Sing along with me now: 'Hands in my picket/Hands in my pocket...'.
What was I rambling about? Oh yes: The Mafiaa wants you to pay every time you share or copy media on your local network.
Move that media file? Pay a fee.
Defragment your hard drive? Pay a fee.
Watch that video? Pay a fee.
Watch that video with a friend in the room? Pay another fee.
Where will it end?
As if anyone had any doubts, the RIAA has changed their business model from 'producing new music that people will buy' to 'sending threatening letters to poor college students'.
This article On the consumerist has the details of a student who settled through the formerly p2p-ad-laden site p2plawsuits.com (intentionally not linked).
A while ago, many sites in the blogosphere made fun of Lucky and Flo: two black Labs trained to sniff out 'illegal' DVDs. Much fun was made of the fact that they couldn't tell 'legal' and 'illegal' DVDs apart.
No, he hasn't spoken out against file sharing, but that's the title of the first new song from his new album. It's available on his myspace page, apparently, but you can also go to http://www.dontdownloadthissong.com and download it.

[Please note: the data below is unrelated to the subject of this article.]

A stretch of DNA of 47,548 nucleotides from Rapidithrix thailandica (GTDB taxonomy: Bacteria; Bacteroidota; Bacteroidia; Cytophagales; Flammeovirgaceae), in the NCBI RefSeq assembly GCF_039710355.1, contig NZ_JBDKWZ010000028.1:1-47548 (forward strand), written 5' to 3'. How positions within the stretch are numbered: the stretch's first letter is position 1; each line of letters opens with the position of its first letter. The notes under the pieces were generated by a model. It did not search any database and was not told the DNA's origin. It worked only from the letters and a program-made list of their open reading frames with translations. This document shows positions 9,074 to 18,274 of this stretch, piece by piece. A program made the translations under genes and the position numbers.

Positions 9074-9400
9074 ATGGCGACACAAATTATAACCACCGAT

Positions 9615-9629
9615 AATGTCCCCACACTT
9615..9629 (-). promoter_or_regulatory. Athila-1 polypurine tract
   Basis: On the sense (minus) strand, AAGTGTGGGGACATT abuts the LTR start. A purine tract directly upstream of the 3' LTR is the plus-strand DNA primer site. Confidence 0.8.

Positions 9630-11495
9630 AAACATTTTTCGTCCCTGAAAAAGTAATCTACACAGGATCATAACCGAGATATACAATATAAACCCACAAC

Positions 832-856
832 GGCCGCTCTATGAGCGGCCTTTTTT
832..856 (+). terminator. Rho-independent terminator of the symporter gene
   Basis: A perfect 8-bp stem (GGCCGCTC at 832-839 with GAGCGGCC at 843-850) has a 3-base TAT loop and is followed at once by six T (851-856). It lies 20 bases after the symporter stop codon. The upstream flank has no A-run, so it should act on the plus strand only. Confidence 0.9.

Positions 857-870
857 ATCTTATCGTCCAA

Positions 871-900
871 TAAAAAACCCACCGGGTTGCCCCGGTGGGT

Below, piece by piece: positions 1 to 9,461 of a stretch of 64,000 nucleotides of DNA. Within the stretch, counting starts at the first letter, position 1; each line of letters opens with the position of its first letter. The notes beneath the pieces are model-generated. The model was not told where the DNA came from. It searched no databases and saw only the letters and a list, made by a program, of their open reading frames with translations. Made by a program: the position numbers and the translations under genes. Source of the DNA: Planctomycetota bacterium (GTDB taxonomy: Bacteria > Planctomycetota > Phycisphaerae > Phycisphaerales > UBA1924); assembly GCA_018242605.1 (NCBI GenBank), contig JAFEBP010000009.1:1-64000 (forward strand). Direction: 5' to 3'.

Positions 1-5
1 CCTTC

Apparently the blank media tax is coming back -- stupid music industry. Besides, I'm sure that if you look at it from a byte count, the majority of the disks used aren't going towards pirating music (who burns each pirated album to a CD, anyways???). But of course, maybe we're better off this way so we don't have taxes for the music industry, and the game industry, and the pillowcase-stuffing industry.
I guess we shouldn't forget the buggy-whip industry either....
Bittorrent needs this disclaimer as the first screen on its installer:
Some malicious websites are charging money for BitTorrent, committing credit card fraud, and infecting computers with malicious software. If you did not download this copy of BitTorrent from http://www.bittorrent.com/ PROTECT YOURSELF NOW! * Check your computer for malicious software. * Check your credit card bill for unauthorized charges * Cancel the installation NOW and download BitTorrent for free from http://www.bittorrent.com/
check it out... players that can be 'upgraded' to not play disks using a certain encryption scheme, or a player you're forced to keep connected to the Internet. Nice. Is it just me, or do the media companies keep trying to make things harder and harder to *use*. And is a removal of capabilities truely an 'upgrade'? I don't think so.
A recent blog post I read concerned the concept of intellectual property and pointed out that the very concept of property is an intellectual construct. This got me thinking about how the music industry is always crying poor about people 'stealing' music. I find it no surprise that they are the ones crying the loudest about it, and they are the ones who reap (or perhaps we should say 'rape'...) the most profits from it. If artists truly were being harmed (as the music industry claims), wouldn't the artists themselves be up in arms?